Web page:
As you can tell I Hate RUBBISH/LITTER.

  • Comment number 5.

    Rehabilitation is a fantastic idea, and I'm all for it. Unfortunately, whatever process they're currently using to 'rehabilitate' our offenders just isn't working. For some people, prison is a holiday camp, with better friends, meals and accommodation than they had outside, so it's no deterrent at all.

    For a start, in addition to any changes in rehabilitation, all prisoners should be made to work for their keep. How about chain gangs filling in the UK's thousands of potholes, for example? Or doing other work of real benefit to society? Councils are always complaining how strapped for cash they are, and forever increasing our council tax to pay for work that needs doing: why, when they've got a completely free workforce just sitting there doing nothing?

    This would actually help offenders learn co-operation and teamwork, useful skills, and the value of hard work.

  • Comment number 6.

    I know i will be in a minority here but never mind. One of the reasons many of these people will re-offend is because once they are released they have no option. CRB checks re required for so many jobs now mean that their crminal past becomes common knowledge and how many employers given the choice of employing an ex-criminal and a an unconvicted person will employ the criminal or even consider them for an interview where they could explain and perhaps convince someone they have changed their ways?
    I am not for mollycoddling these ex-criminals and also believe that some punishment is too weak, cautions, community service etc. But after they have completed their punishment there needs to be some sense in what information is released and to whom it is released. I believe there should be a time limit on how long after an offence, relative to that offence, that a recod can be released from police files. The police can keep that information on record but it should not be given out, to anyone, unless they re-appear in court.
    At the moment within the establishment and many of the newspapers there seems to be the attitude that once a criminal always a criminal.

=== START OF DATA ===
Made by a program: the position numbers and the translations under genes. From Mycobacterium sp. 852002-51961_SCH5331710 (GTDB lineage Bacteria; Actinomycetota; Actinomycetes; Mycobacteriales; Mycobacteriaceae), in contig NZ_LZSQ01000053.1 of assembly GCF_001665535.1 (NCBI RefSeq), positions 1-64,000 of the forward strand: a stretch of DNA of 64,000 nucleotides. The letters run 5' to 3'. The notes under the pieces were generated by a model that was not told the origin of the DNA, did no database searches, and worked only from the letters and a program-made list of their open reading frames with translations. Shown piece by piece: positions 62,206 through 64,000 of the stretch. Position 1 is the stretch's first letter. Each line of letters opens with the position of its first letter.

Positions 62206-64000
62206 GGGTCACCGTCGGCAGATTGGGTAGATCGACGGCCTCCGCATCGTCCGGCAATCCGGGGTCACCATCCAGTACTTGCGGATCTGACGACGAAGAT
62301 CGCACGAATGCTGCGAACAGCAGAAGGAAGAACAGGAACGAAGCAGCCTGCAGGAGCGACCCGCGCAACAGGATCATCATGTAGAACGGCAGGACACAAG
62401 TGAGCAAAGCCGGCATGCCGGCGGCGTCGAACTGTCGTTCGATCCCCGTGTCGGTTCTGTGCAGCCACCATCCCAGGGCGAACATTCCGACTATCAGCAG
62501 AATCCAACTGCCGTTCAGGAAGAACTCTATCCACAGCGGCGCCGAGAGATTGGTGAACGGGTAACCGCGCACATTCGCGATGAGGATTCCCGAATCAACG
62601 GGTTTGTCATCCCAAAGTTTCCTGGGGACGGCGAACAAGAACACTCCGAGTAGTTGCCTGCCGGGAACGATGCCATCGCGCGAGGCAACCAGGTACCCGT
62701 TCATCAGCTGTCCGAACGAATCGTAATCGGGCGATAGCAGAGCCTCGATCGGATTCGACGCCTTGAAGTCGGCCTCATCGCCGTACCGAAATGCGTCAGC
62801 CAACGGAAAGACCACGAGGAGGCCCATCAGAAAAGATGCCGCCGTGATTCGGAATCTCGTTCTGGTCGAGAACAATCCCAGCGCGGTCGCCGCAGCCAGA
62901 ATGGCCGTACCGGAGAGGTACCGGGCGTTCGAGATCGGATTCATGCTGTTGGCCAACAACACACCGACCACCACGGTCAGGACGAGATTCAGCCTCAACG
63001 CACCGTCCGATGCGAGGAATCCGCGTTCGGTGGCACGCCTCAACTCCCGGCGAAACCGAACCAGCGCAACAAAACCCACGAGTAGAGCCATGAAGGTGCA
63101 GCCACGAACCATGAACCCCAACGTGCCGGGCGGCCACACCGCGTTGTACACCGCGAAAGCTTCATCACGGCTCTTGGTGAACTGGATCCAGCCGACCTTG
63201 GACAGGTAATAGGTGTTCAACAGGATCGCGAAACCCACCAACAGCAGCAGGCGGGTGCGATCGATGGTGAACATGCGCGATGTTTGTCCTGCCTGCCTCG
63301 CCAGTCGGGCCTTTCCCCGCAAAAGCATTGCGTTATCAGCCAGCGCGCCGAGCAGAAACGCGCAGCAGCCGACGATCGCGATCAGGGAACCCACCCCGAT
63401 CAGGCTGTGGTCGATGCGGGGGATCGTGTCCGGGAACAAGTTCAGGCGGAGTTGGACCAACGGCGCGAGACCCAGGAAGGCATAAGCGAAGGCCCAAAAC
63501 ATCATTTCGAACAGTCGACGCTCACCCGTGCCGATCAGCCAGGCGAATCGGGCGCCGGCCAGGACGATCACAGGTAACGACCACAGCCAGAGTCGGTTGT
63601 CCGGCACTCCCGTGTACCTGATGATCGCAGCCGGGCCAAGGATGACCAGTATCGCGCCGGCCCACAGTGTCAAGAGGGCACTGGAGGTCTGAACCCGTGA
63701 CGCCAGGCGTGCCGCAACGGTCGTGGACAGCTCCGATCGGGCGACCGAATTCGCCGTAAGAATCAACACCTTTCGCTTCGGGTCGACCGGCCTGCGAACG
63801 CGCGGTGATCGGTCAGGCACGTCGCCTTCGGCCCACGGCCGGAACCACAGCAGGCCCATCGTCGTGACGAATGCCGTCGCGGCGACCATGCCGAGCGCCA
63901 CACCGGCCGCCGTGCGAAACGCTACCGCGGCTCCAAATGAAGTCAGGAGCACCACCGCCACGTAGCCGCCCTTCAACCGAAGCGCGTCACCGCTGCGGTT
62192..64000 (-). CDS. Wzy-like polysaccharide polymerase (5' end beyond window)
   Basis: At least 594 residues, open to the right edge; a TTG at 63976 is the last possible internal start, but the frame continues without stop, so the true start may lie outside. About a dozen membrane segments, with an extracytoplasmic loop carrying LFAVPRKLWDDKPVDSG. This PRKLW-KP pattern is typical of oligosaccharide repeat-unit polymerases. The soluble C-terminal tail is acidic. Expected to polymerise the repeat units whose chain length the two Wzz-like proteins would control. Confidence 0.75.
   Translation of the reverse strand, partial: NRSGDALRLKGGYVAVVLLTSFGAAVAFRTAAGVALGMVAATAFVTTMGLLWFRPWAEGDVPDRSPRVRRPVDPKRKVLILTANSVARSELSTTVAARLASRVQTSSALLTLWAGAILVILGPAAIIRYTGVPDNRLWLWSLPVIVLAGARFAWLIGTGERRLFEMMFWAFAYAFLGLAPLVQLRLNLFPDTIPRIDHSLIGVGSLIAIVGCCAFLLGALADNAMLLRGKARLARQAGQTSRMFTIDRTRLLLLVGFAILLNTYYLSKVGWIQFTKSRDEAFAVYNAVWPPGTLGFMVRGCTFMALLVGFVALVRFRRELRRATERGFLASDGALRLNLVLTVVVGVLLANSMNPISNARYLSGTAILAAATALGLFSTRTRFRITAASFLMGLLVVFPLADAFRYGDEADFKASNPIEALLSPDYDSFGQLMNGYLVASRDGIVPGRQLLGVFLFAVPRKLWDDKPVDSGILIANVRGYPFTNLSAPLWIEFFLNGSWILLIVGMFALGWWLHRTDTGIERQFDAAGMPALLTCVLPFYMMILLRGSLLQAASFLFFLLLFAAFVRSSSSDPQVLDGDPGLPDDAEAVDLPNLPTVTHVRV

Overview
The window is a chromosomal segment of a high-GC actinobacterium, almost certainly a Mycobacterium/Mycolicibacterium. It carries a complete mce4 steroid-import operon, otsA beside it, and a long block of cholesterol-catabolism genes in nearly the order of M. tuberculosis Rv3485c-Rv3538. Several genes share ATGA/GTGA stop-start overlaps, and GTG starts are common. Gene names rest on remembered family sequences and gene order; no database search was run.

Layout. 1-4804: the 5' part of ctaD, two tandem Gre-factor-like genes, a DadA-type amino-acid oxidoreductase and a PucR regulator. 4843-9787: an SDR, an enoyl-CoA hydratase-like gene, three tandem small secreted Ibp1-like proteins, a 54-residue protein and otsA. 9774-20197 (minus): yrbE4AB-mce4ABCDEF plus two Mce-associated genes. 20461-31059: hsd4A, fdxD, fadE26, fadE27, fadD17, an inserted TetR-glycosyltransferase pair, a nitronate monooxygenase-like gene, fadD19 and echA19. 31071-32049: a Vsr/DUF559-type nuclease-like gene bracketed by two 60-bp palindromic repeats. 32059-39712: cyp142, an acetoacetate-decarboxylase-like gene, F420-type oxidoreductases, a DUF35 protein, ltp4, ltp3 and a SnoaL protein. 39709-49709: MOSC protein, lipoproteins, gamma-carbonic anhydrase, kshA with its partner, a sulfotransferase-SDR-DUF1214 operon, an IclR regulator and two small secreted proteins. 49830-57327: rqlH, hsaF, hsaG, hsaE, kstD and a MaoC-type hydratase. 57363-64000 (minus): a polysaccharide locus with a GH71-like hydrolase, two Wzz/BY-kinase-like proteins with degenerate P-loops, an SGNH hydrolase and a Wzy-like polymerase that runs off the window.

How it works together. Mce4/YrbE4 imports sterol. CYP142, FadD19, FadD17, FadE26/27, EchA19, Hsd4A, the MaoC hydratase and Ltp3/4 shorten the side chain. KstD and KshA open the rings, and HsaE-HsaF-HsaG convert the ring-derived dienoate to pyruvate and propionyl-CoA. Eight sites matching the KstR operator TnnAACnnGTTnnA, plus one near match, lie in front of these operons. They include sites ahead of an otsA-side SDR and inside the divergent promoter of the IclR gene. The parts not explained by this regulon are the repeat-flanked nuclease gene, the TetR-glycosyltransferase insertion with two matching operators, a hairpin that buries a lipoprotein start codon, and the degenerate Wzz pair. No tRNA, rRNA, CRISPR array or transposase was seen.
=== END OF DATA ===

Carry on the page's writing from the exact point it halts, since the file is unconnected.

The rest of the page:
If you will not give people a chance to reform and re-build their lives don't be surprised if they continue in their old ways.

  • Comment number 7.

    Harsher sentences earlier. Once you have a criminal record another small stay in jail is no deterrent clearly. Also prison has become the soft option if it no longer deters crime. Prisons need to be harsher less comfortable environment as clearly they do not currently stop reoffenders. What about community service under armed guard. Prison is not working as a punishment as it is basically a hotel.

  • Comment number 8.

    Prisons , what Prisons ? do they mean the 4 Star hotels the call Prisons ? TV in every room, the best of Medical treatment, jump to the front of the in Hospital waiting rooms. Given a menu on Fridays to see what they would like to eat the following week, oh yes and if you are a bit classy then you can go to a 5 star hotel without walls and even go into town shopping, I can think of many pensioners who would love to get that treatment.
    Is it little wander that they reoffend and walk out of the dock smiling ? Prisons should be tough, then they WOULD think twice before reaffending. at the moment its more like an holiday camp.